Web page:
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A Review of Sleep Concerns in Pediatric Sickle Cell Disease

Oncology & Hematology Review, 2012;8(1):83–7 DOI:


Children with sickle cell disease (SCD) are at an increased risk of sleep disorders as compared with healthy children, possibly because of disease processes, pain, ethnic minority status, and living in an urban environment. Adequate sleep is an essential component of typical child development, mood-and-affect regulation, and health maintenance, but more research is needed to understand the contribution of sleep to health outcomes in children with SCD. SCD is a chronic disease that can be influenced by environmental, health, and behavioral factors. Understanding the impact of the disease on sleep is important to maximise the quality of life in these children. If SCD causes poor sleep quality, then children may be at risk of a host of developmental and psychosocial problems beyond those caused by the disease. Also, poor sleep may affect the disease course, thus exacerbating symptoms. In this article, prevalent sleep disorders in this population are reviewed, including sleep-disordered breathing, periodic limb movement disorder, restless legs syndrome, and nocturnal enuresis. Also, the contribution of the disease symptoms—such as pain, hypoxemia, and daytime tiredness and fatigue—to disrupted sleep are examined. Finally, the effects of sociodemographic factors, such as poverty and ethnic minority status, are described, as these contextual factors significantly impact sleep across several chronic conditions in pediatric patients. Frequent monitoring for sleep disruptions can be essential to improving health outcomes and quality of life in children with SCD.
Keywords: Sickle cell disease, pediatrics, sleep, sleep-disordered breathing, enuresis, pain, socioeconomic status
Disclosure: The authors have no conflicts of interest to declare.
Received: December 05, 2011 Accepted: January 23, 2012
Correspondence: Lauren C Daniel, PhD, The Children’s Hospital of Philadelphia, 34th Street and Civic Center Blvd, CHOP North 1482, Philadelphia, PA 19104. E:

The symptoms of sickle cell disease (SCD) as well as underlying disease processes affect sleep across development, which has important implications for academic and behavioural functioning and overall health outcomes in children and adolescents with SCD. High frequencies of arousals and fragmented sleep related to sleep disorders that are more prevalent in SCD coupled with sleep-interfering disease symptoms (i.e. pain, enuresis, hypoxaemia) result in chronic sleep disruption that can affect development and health outcomes. Rates of sleep-disordered breathing conditions, including obstructive sleep apnoea (OSA),1–3 periodic limb movements (PLMS),4 restless legs syndrome4 and nocturnal enuresis5,6 have been documented in children and adolescents with SCD compared to healthy peers. In children without chronic illness, sleep problems have been linked to behaviour problems,7 poor academic outcomes,8 depression8 and reduced cognitive performance.9 A greater understanding of the interplay between SCD, health outcomes and sociodemographic factors, which are known to affect sleep,10 is necessary to target and improve sleep in children with SCD. This review describes highly prevalent sleep disorders in SCD, disease factors associated with disrupted sleep and the sociodemographic contributions to sleep patterns in children and adolescents with SCD.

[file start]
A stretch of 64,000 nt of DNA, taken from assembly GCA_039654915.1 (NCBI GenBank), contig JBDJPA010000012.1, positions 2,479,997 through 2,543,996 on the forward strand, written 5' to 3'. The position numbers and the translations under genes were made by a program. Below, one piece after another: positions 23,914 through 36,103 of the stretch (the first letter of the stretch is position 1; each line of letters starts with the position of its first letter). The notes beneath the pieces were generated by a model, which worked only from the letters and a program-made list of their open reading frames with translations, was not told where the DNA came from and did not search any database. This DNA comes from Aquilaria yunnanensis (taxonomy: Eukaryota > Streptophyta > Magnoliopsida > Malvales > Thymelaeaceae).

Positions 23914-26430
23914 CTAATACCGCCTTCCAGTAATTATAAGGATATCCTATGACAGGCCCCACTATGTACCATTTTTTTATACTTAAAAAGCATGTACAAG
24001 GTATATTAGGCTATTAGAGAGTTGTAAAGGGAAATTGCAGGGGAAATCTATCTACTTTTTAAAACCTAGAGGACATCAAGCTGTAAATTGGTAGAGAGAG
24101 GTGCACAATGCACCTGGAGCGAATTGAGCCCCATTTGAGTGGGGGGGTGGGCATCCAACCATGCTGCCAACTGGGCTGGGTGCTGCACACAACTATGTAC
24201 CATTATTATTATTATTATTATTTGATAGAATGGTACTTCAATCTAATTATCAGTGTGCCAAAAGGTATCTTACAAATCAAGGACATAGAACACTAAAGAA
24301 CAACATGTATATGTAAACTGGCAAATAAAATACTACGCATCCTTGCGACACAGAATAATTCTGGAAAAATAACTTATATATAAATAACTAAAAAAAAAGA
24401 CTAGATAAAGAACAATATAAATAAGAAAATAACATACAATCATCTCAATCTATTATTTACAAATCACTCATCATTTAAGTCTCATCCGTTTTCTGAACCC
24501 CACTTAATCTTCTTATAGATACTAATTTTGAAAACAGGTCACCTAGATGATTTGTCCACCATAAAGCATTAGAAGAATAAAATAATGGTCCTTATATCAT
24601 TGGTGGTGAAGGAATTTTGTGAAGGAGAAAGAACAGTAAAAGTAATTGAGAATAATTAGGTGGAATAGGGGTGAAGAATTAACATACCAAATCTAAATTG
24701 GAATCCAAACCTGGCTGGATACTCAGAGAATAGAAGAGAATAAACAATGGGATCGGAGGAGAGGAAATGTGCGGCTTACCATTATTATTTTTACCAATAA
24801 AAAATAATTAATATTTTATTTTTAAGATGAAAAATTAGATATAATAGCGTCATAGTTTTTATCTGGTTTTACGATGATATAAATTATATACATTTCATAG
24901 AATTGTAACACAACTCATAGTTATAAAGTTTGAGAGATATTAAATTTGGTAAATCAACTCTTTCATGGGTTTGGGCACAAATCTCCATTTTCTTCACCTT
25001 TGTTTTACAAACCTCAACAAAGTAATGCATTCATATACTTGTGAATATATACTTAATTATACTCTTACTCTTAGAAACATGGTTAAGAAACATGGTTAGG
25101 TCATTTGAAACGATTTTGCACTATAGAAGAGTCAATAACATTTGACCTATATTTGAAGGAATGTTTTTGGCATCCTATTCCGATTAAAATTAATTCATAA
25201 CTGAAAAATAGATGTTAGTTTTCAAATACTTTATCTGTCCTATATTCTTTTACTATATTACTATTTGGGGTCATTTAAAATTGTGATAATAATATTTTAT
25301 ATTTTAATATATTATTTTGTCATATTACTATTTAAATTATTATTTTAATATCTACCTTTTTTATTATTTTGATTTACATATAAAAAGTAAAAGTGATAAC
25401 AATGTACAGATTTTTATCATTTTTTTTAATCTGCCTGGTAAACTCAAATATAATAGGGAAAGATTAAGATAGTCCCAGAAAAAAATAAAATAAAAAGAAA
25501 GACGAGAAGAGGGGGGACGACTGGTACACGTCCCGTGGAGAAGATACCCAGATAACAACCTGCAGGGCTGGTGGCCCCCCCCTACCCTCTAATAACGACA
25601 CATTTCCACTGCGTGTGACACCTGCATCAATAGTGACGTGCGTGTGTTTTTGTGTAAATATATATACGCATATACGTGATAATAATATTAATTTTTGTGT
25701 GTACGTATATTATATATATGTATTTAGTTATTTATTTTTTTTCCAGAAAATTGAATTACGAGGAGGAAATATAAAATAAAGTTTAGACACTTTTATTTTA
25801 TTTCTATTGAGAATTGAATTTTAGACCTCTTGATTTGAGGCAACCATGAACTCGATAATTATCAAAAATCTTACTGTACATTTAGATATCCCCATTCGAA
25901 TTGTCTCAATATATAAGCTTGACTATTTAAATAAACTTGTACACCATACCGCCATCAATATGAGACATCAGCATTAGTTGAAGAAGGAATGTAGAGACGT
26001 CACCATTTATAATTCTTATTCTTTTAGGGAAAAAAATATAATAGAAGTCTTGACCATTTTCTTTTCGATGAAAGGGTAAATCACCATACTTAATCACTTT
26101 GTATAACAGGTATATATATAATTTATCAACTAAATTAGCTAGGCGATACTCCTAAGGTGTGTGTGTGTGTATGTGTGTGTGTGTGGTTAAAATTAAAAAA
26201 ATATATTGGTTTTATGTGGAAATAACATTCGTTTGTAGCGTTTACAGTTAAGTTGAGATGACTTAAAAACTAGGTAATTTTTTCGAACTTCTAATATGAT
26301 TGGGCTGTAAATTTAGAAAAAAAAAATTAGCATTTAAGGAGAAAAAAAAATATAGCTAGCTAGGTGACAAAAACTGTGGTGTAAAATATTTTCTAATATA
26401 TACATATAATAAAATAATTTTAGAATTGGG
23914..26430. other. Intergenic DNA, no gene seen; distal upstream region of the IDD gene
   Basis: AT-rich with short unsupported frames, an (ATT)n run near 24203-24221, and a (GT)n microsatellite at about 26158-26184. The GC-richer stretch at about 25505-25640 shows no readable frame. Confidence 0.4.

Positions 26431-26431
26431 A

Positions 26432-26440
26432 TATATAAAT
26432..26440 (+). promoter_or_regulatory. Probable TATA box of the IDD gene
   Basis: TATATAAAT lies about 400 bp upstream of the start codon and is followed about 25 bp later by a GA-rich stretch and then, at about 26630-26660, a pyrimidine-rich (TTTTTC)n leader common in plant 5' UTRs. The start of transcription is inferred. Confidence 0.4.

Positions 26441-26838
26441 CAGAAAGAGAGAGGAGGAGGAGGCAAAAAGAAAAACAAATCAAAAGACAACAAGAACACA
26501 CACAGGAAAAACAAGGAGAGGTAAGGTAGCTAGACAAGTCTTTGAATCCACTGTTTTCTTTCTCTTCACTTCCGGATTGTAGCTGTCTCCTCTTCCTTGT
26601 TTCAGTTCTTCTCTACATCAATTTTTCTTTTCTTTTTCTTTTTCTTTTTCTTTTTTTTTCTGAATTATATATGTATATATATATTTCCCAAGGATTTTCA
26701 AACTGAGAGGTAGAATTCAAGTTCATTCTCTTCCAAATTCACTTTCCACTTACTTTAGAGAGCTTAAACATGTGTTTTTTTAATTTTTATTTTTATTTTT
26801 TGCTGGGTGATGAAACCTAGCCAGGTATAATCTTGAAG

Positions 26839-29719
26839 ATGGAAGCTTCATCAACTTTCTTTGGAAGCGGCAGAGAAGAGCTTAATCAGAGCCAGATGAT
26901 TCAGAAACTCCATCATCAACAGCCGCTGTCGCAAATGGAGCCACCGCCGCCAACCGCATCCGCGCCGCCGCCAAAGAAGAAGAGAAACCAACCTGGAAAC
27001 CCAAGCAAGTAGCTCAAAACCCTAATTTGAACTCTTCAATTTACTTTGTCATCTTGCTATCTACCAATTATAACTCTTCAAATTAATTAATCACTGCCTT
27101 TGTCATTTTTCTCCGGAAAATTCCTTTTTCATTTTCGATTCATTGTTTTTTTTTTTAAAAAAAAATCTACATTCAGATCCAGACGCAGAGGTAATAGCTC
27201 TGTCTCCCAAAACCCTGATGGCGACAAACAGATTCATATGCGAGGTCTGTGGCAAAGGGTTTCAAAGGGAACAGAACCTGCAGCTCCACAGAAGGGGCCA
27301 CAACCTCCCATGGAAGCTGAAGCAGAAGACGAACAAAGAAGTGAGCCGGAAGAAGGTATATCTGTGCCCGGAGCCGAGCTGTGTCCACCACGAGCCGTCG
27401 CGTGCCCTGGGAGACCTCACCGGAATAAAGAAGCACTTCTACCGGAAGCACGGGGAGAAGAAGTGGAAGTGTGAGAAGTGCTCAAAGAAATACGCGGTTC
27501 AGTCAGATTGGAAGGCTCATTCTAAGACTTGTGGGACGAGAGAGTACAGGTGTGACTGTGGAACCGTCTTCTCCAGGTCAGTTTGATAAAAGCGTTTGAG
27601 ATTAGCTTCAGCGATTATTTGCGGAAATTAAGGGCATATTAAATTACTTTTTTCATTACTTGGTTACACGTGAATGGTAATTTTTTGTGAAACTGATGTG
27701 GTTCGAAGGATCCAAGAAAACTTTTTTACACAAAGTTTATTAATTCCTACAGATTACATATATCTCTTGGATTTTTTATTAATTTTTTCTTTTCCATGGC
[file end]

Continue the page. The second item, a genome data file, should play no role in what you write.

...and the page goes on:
Sleep Disorders Prevalent in Paediatric Sickle Cell Disease
Sleep-disordered Breathing
Sleep-disordered breathing is one of the most frequently observed sleep disorders in children with SCD and can significantly impact health and behavioural outcomes in child development. Sleep-disordered breathing refers to the category of disorders of abnormal respiration during the night, either based on ventilation patterns or quantity of ventilation throughout the night.11 OSA is the most common of these disorders, caused by a collapse of the upper airway that restricts airflow and causes hypoxia, disruptions in sleep, hypercapnia (increased carbon dioxide) and reduced neurocognitive performance.11 Sleep-disordered breathing contributes to behavioural problems and learning difficulties (for a review see Owens12), pulmonary hypertension, arterial hypertension, nocturnal enuresis and reductions in growth.13
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Keywords: Sickle cell disease, pediatrics, sleep, sleep-disordered breathing, enuresis, pain, socioeconomic status